SCOTUS Says Warrants Needed For Cellphone Search

NJ Search WarrantsThe Supreme Court of the United States has ruled that a warrant must be obtained before authorities can search a suspect’s cell phone or personal electronic device following an arrest.

In a previous Lubiner, Schmidt & Palumbo blog, we reported that the High Court had decided to hear the case after lower federal and state courts issued conflicting rulings on whether police needed to get a search warrant before examining the information on a suspect’s cell phone.

In the majority opinion, Chief Justice John Roberts wrote, “A cell phone search would typically expose to the government far more than the most exhaustive search of a house: A phone not only contains in digital form many sensitive records previously found in the home; it also contains a broad array of private information never found in a home in any form.”

The Chief Justice conceded that the Court’s decision may make it harder for police to fight crime, but that did not excuse them from getting a warrant before conducting searches of smartphones, cell phones, and other electronic devices.

Advocates of privacy rights had argued that the search of a cell phone should not be equated with searching a suspect’s briefcase or wallet during the course of an arrest. Law enforcement had argued that police needed to be able to search a suspect’s cell phone without a warrant to preserve evidence and for safety reasons.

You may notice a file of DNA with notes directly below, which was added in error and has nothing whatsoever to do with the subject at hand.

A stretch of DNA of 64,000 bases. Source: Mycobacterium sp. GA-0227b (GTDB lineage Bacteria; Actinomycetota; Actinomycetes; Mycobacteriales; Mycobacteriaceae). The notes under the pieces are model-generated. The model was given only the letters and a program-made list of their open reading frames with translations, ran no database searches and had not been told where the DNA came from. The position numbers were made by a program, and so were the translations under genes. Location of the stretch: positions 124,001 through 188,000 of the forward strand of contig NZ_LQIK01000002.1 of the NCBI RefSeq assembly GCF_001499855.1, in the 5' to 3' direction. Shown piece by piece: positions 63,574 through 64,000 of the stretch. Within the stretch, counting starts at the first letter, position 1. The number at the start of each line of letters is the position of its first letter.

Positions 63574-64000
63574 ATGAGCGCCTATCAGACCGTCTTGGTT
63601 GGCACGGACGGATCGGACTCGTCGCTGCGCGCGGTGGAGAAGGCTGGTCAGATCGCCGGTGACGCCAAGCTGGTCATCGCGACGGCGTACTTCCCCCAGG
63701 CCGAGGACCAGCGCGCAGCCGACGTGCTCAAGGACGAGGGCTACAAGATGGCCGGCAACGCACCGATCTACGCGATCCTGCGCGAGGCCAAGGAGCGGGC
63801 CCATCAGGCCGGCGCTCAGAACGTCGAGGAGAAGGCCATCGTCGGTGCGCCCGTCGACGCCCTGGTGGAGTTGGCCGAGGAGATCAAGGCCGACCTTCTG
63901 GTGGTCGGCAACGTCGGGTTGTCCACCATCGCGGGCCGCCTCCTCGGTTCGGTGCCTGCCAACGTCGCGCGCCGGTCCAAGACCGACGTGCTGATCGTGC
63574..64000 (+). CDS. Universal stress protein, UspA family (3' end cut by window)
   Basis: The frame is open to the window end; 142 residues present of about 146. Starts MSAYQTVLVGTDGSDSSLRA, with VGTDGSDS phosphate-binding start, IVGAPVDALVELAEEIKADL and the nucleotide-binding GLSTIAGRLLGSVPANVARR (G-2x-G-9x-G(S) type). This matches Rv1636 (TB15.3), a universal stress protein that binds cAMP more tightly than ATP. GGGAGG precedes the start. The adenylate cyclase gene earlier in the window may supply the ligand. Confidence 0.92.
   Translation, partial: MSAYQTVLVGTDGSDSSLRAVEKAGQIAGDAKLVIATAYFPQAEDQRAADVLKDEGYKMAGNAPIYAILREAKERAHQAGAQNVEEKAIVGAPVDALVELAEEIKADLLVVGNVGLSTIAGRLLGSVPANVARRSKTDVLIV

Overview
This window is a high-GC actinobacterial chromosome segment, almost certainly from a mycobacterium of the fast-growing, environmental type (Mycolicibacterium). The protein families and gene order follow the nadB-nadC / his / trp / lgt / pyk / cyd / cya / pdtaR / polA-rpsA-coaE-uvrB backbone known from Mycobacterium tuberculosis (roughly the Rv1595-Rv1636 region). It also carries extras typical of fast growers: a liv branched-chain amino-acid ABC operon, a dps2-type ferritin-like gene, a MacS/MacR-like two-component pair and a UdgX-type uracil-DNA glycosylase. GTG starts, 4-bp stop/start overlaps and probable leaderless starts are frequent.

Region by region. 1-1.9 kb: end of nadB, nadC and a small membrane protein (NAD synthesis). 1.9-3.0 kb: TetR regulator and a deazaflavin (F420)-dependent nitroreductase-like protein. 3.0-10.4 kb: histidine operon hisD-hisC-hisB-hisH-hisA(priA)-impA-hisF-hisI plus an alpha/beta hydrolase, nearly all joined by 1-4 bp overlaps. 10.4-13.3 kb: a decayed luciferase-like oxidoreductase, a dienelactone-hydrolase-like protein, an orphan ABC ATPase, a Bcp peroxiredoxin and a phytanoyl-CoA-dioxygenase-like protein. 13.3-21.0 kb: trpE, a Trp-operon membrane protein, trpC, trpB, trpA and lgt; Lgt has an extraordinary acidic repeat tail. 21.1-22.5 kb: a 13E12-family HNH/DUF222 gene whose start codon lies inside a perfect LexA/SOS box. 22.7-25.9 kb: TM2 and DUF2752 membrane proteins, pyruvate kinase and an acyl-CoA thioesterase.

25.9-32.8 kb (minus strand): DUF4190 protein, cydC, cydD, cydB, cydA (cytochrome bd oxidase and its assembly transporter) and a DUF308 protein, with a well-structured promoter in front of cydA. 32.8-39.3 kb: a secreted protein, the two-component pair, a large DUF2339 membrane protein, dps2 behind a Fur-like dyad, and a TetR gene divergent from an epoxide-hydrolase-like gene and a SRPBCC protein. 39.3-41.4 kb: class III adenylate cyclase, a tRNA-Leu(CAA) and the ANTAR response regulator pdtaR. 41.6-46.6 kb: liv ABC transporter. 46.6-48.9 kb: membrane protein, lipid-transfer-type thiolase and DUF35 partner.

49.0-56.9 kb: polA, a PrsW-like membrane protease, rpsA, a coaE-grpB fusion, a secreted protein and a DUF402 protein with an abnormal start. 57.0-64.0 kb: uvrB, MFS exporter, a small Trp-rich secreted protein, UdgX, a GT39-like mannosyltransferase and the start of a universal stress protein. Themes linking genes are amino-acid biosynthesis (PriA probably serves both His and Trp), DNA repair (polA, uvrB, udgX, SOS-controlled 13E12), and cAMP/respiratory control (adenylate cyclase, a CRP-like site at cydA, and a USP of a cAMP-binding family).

With smartphones becoming more sophisticated and the advent of more cloud-based information being stored and shared, the Court viewed law enforcement’s arguments as too simplistic for the times.

The High Court did not rule out warrantless cell phone searches in “exigent circumstances” where authorities believe that evidence could be destroyed or in the case of a ticking-time bomb scenario.

The Justice Department has said that it will work with law enforcement agencies across the nation to assure “full compliance” with the decision.

The New Jersey Supreme Court ruled last year that state law enforcement agencies could not track a person’s location via cell phone without first obtaining a warrant.

If you believe that your cell phone was searched illegally after an arrest, the criminal defense attorneys at Lubiner, Schmidt and Palumbo in New Jersey would like to talk to you about your case and your legal rights. Call us toll-free at (888) 847-2529 or contact us online.